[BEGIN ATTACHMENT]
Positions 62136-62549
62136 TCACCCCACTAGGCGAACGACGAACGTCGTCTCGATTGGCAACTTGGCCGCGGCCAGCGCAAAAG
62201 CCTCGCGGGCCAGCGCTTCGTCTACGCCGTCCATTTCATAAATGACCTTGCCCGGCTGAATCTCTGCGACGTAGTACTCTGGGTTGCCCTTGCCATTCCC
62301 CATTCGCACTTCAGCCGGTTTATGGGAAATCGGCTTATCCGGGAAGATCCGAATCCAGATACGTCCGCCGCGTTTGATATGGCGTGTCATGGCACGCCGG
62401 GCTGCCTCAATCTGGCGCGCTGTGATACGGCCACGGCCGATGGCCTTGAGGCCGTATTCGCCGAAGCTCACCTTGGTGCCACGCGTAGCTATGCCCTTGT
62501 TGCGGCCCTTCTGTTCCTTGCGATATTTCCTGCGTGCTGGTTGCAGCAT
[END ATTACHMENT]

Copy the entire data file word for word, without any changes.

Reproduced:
Positions 62136-62549
62136 TCACCCCACTAGGCGAACGACGAACGTCGTCTCGATTGGCAACTTGGCCGCGGCCAGCGCAAAAG
62201 CCTCGCGGGCCAGCGCTTCGTCTACGCCGTCCATTTCATAAATGACCTTGCCCGGCTGAATCTCTGCGACGTAGTACTCTGGGTTGCCCTTGCCATTCCC
62301 CATTCGCACTTCAGCCGGTTTATGGGAAATCGGCTTATCCGGGAAGATCCGAATCCAGATACGTCCGCCGCGTTTGATATGGCGTGTCATGGCACGCCGG
62401 GCTGCCTCAATCTGGCGCGCTGTGATACGGCCACGGCCGATGGCCTTGAGGCCGTATTCGCCGAAGCTCACCTTGGTGCCACGCGTAGCTATGCCCTTGT
62501 TGCGGCCCTTCTGTTCCTTGCGATATTTCCTGCGTGCTGGTTGCAGCAT